It’s Maruti versus Mahindra this festive season



It can be said without any shade of doubt that the festive months of October and November are always crucial for consumer centric sectors like cars. Often a good festive season recharges the industry and at times like last year and in 2008, a bleak couple of months heralds a bitter dark winter.

So while all car companies line up launches ahead of the auspicious period looking to make as much hay while the sun shines, a few of them often break the clutter and leave an impact that goes beyond just the two months. This year, at least a dozen new cars would hit the roads and with the Scala ten days ago and the Mercedes B class earlier this week, the catwalk has already begun.

These two would be followed by many others including Tata Safari Storme, Chevrolet U-VA Sail, Nissan Evalia, Indigo Manza CS, Ssangyong Rexton II, Audi S6, BMW GT etc etc. But the two cars that would jostle among themselves to grab the maximum attention would be Mahindra’s sub 4 metre MUV Quanto and Maruti’s new Alto 800.

Quanto

Quanto or the mini Xylo hits the roads today and at a price of Rs. 5.82 lakh, it is Mahindra’s cheapest and smallest vehicle till date. Many see it as Mahindra’s counterattack on the likes of the Ertiga, Duster and Ecosport, which are looking to penetrate into its forte of utility vehicles. Truly the Quanto, benefiting from the lower excise duties that cars shorter than 4 metres and powered by engines below 1500cc enjoy, is aimed at luring customers away from the B+ or premium hatchback segment.

In effect then, the Quanto would face off against Swift, Dzire, i20, Polo, Fabia, Etios and the likes. It is a game that Mahindra plays well. For good or bad it remains the king of MUVs and SUVs in India and though others have fancied their chances, none have been able to really trouble the company so far. Its bread and butter Bolero is having a dream run this year with sales in excess of 8,000 units per month in a market where the incentive to buy cars is little.

The Scorpio remains an old favourite and though it has started to look dated, continues to find customers new and old. There is no other vehicle that i know of where so many customers sell off their 5-6 year old Scorpios only to end up buying a new Scorpio instead. And the XUV5OO despite my many misgivings about the car was the show stealer of last year’s festive season.

So Mahindra has every right to feel confident about the Quanto. Developed on the same Ingenio platform that led to the Xylo four years ago, it is a perfect example of practical frugal engineering. Cheekily built, powered by a 1.5 litre diesel engine and priced under Rs 6 lakh, it has all the makings of a winner. I have not driven nor seen the car yet in flesh and blood, so I will refrain from commenting on its core capabilities though I must say I am always sceptical on that with any Mahindra or Tata vehicle.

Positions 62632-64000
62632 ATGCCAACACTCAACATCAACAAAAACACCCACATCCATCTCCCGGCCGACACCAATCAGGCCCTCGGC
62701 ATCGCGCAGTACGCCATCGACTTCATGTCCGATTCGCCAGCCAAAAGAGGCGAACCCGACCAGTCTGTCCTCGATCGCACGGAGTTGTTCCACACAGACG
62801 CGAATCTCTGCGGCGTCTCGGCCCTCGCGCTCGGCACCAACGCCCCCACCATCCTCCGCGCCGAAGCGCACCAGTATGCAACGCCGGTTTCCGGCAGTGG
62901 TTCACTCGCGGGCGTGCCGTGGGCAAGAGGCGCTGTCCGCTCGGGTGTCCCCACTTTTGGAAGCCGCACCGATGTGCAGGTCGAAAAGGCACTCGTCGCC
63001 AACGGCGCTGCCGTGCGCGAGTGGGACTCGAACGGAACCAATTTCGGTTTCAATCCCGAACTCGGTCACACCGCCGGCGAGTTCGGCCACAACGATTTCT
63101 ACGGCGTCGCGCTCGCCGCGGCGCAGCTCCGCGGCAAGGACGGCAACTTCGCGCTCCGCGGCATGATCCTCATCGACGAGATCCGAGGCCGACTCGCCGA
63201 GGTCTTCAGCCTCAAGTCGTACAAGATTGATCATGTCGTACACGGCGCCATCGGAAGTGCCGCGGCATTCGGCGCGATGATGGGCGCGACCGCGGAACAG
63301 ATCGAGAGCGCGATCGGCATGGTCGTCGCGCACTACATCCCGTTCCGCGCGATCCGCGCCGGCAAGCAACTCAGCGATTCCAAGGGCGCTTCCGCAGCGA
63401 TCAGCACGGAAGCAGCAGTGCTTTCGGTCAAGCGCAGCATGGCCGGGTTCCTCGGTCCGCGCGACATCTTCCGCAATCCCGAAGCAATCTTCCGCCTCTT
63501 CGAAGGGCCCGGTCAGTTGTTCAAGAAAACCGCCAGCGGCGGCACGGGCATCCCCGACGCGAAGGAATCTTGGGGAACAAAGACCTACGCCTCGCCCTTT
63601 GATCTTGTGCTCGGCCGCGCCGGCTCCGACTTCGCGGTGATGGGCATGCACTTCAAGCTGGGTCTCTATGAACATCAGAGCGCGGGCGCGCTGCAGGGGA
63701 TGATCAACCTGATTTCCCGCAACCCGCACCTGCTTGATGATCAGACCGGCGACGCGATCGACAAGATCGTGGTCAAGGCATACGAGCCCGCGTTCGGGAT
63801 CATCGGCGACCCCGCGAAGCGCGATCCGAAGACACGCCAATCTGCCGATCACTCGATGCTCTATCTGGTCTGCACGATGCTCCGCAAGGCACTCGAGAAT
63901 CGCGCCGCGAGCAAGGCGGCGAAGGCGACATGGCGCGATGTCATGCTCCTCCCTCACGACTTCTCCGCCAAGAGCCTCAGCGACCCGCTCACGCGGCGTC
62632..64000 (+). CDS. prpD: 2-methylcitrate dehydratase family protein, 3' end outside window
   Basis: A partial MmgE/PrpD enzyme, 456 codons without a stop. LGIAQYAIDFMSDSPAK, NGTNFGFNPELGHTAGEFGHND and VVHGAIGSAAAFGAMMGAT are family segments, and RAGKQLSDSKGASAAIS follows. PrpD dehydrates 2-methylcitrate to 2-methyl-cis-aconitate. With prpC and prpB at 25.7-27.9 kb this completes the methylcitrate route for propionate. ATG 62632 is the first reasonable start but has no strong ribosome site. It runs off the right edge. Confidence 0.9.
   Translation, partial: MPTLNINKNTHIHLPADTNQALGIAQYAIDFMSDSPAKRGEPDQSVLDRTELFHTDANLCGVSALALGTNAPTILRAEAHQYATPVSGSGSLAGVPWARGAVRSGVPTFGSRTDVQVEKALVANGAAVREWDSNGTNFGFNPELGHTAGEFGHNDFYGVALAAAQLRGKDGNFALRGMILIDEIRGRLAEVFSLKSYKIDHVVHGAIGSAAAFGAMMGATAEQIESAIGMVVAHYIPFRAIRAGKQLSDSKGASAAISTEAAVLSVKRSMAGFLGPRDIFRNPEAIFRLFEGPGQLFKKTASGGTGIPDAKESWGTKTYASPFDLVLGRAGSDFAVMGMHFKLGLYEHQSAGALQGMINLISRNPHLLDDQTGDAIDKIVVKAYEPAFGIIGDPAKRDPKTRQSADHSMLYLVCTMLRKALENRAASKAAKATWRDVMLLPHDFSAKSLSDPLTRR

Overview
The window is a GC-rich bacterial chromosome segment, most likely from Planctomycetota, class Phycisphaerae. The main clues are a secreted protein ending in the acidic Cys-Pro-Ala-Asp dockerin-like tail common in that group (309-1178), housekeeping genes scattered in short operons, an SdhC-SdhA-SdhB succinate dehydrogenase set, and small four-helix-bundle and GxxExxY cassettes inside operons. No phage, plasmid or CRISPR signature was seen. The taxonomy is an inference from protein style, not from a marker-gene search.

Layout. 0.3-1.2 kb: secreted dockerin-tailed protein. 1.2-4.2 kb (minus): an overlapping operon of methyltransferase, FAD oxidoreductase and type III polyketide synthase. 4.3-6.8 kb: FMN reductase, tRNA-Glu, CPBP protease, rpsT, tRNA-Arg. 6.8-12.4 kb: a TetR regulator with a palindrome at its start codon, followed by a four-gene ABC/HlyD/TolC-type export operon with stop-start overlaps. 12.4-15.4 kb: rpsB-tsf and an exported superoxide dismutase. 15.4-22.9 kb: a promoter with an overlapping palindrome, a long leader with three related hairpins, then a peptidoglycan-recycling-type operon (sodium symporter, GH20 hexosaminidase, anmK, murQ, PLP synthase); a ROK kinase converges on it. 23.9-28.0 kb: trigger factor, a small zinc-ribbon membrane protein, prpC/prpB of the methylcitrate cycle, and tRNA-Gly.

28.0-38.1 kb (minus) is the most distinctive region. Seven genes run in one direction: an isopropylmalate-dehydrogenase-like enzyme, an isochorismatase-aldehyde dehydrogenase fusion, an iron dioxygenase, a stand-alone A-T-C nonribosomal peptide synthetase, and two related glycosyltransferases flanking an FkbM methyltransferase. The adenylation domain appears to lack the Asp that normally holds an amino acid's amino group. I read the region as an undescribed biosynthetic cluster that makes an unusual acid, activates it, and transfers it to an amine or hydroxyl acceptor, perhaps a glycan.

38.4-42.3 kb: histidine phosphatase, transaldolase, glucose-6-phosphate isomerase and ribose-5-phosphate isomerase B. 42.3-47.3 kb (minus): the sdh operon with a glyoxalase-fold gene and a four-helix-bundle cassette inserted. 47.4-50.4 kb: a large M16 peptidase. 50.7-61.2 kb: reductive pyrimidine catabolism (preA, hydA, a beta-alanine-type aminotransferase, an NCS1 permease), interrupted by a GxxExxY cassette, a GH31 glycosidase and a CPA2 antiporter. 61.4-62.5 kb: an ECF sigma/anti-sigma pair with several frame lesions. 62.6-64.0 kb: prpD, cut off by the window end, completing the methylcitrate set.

If the success of the XUV5OO is anything to go by, the Quanto should propel Mahindra further into stratosphere. It is already breathing down the neck of Tata for the number 3 spot in the domestic passenger vehicle segment. Notwithstanding a new Safari or a sub 4 metre Manza, Quanto will easily pull Mahindra ahead of Tata. If it outdoes itself, then even Hyundai may have a few creases on its forehead.

Already the utility vehicle segment in India is galloping along at over 50% this year so far. Attractiveness of diesel as an automotive fuel and an inherent desire among consumer to own big burly cars have led to this surge. As an entry level vehicle into this segment the potential for the Quanto is immense. And it will also be well aided by the fact that Mahindra is also a favourite among rural customers.

Maruti Alto

Does this car need any introduction? A slow starter at the beginning almost 12 years ago now, it has been the bedrock of Maruti’s success after the decline of the original Indian people’s car Maruti 800. And the Alto has never looked back, reeling off seven consecutive years as the largest selling car in the country, sometimes defying laws of economics–of cyclical demand and base effect–and at times undermining gravity itself.